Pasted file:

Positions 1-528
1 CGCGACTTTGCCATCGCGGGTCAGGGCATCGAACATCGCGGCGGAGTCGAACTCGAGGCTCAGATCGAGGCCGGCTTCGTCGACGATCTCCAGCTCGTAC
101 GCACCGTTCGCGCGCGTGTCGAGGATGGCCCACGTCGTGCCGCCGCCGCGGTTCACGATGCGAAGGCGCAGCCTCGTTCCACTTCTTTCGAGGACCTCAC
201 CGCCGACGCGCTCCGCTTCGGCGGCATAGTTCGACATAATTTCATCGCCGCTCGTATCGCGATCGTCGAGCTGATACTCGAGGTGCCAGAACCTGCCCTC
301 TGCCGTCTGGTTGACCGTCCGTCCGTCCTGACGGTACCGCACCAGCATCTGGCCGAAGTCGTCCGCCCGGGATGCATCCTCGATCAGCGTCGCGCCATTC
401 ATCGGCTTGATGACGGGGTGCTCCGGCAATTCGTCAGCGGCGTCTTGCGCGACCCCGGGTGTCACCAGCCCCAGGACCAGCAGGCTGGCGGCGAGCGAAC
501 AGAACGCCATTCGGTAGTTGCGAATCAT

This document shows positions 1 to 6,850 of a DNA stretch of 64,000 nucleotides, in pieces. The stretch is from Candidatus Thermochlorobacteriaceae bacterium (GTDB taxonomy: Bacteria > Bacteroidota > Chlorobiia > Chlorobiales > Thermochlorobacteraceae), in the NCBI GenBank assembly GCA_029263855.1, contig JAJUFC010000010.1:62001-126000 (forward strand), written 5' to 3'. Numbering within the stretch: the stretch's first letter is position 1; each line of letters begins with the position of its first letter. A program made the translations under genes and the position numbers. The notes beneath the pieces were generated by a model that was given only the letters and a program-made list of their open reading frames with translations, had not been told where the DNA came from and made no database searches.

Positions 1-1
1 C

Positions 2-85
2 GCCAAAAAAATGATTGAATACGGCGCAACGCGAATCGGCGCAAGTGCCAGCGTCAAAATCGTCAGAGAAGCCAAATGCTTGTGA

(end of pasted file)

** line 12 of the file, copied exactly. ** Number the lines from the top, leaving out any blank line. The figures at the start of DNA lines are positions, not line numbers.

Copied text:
2 GCCAAAAAAATGATTGAATACGGCGCAACGCGAATCGGCGCAAGTGCCAGCGTCAAAATCGTCAGAGAAGCCAAATGCTTGTGA